In many of its scenes, Netflix’s The Takedown bears an obvious resemblance to the already iconic Lethal Weapon saga. And the reason is obvious: the duo of Omar Sy and Laurent Lafitte is still more than effective. Also, how director Louis Leterrier creates all the conditions for this action plot surprises with its good humor. The combination of both creates a film that refreshes the concept of the usual buddy films.
This Netflix movie sustains a new perception about the usual police duos that in fiction are usually sustained by the chemistry and the good work of their actors. In The Takedown he does, but these accomplices also enjoy a curious sense of urgency and purpose. The mismatched duo must face a dangerous and complicated enemy. And he will do it with all the weapons at his disposal. That includes smoothing over their rough edges and achieving, to the best of their ability, understanding each other. Too hackneyed for the genre? It could be, but thanks to the ease, good work, and sense of humor of Sy and Lafitte, the result is more ingenious than one might suppose.
If the first film laid the foundations for this friendship between extremes and forced collaboration, its sequel explores the idea with originality. And it does so from the conviction that the genre has a lot to say, despite its countless versions. This time, François Monge (Lafitte) is even more irritating than in his previous appearance, and the director delves into his most unpleasant features with a satirical air. Sy’s Ousmane Diakhité is a rare combination of a certain social commentary with a sense of exuberant physical comedy. The combination moves the Netflix movie from the generic (which it could be accused of) to more specific ideas.
The Takedown: Cops Looking for a Good Story
One of the highest points of The Takedown is the idea of using the French context to dialogue with unusual themes in similar films. From Monge’s attitude as a condescending and insistent Don Juan in past years to Diakhité’s, as a kind single father. The plot of the Netflix movie focuses on the idea of the interaction between the two and develops it with an intriguing sense of irony. Monge is a character that turns out to be unpleasant until he is humanized. For his part, Diakhité creates the condition on his sanity, while he must deal with a hostile environment. All of this while the central case — a murder involving right-wing extremists — is unraveled for context.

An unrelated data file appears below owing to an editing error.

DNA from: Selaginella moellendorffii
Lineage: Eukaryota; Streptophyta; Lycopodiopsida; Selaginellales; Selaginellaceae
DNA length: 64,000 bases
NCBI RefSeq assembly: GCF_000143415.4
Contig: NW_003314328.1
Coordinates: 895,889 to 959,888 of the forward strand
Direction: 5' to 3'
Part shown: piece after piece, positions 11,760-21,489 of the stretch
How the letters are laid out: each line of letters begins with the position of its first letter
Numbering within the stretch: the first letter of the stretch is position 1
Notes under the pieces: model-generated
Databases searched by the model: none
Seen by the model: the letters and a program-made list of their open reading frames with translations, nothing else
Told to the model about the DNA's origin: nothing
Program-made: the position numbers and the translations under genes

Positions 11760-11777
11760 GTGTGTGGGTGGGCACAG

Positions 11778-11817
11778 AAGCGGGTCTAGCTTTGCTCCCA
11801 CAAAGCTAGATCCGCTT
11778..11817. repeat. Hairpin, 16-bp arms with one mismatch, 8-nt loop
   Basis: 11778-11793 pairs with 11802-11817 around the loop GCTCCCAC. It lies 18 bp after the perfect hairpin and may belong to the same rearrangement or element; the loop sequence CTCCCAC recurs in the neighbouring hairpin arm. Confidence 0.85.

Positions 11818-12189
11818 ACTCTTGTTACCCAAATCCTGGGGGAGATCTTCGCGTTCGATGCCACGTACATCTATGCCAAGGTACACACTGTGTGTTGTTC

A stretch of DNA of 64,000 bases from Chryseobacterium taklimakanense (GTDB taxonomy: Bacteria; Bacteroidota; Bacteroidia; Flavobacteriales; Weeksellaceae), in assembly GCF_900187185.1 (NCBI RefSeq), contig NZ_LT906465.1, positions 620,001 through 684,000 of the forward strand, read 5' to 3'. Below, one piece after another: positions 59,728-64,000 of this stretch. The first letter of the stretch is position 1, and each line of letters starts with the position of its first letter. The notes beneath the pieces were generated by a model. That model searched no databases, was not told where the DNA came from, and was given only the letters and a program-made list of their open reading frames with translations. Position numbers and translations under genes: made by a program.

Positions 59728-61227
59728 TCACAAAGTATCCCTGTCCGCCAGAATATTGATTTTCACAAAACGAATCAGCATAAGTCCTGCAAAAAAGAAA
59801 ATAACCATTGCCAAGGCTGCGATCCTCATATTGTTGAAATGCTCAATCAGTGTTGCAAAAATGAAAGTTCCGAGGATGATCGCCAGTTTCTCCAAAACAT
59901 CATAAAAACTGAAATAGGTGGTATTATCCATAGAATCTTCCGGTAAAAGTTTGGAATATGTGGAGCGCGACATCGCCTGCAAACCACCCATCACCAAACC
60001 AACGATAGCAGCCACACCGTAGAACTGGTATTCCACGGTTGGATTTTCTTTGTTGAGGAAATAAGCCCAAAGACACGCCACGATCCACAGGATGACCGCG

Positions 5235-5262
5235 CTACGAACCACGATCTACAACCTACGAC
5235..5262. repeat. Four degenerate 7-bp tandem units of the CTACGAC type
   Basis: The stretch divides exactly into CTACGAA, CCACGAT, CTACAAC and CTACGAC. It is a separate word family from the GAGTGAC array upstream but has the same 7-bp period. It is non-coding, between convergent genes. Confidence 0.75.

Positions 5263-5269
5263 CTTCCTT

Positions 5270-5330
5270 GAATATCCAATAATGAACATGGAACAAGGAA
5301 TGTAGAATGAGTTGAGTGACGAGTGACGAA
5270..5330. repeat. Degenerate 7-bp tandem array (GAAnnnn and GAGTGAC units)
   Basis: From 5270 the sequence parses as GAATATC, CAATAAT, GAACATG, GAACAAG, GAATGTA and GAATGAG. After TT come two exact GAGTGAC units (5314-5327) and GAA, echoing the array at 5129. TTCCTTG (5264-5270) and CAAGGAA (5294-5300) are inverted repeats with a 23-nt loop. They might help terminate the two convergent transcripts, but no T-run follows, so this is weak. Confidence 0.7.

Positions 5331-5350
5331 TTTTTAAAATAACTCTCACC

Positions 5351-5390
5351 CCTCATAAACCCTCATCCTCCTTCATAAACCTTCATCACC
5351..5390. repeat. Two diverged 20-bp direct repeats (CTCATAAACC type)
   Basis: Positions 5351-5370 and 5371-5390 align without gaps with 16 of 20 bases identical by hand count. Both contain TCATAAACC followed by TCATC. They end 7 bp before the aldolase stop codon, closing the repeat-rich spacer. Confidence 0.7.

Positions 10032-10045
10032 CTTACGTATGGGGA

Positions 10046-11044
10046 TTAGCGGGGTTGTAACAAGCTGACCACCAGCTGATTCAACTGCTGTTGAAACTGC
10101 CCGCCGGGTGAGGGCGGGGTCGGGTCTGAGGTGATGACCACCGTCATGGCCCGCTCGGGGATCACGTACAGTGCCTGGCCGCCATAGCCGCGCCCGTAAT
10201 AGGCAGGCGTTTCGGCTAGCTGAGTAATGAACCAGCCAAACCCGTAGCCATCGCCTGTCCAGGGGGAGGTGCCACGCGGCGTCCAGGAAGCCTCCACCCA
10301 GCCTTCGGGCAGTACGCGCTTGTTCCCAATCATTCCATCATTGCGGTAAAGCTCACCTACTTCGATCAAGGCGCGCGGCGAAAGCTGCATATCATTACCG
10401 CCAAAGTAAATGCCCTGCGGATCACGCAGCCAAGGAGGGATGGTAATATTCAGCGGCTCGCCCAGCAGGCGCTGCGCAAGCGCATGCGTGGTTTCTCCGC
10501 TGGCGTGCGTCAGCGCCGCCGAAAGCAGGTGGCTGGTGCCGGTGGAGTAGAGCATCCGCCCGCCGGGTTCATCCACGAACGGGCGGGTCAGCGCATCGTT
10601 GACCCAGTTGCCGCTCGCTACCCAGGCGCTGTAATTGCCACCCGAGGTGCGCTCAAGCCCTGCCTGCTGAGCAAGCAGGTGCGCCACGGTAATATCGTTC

But the center of the film is its condition as a journey through both characters, their high and low points. Monge is a rare stereotype of arrogant run down, constantly mocked, but ultimately intuitive and brilliant. On the other hand, Diakhité is a combination of the incorruptible good cop, but also, a man between usual social pressures. And as the crime they investigate becomes more complicated, strange, and dangerous, it is clear that the complicity between the two will be essential. It is not a friendship — although it might seem so — but a line of common interests. But it is also an infallible insight into the fact that both Monge and Diakhité represent different layers of the same thing.
One of Leterrier’s qualities is turning the action into an extraordinary, well-choreographed staging. And in The Takedown he does. But at the same time, he manages to make his cops — between laughs, quirky conversations, and genuine insight — believable. There is a solidity of enormous interest in the way the director asks himself questions about what unites — or separates — this team. And especially, when they need to leave both things behind for something more important and transcendental.
Accomplices, companions, and something in the middle of both things
The Takedown has a carefree and well-constructed air that lightens the tension in the most complex moments, which there are. Leterrier has the same ability that he has had with Lupine to go from one extreme to another of drama, humor, and action. He does, with a well-thought-out mix of devices that make this sequel much denser than the first part of it. And especially, much more intelligent in the way of narrating an unlikely friendship in initially hostile terrain.
Yes, again it is a police duo. But this time, also an underhand comedy that is sustained by the charisma of its actors. An addition of unexpected interest in a film that could only be, another of many based on a worn trope. Something that The Takedown avoids at all costs.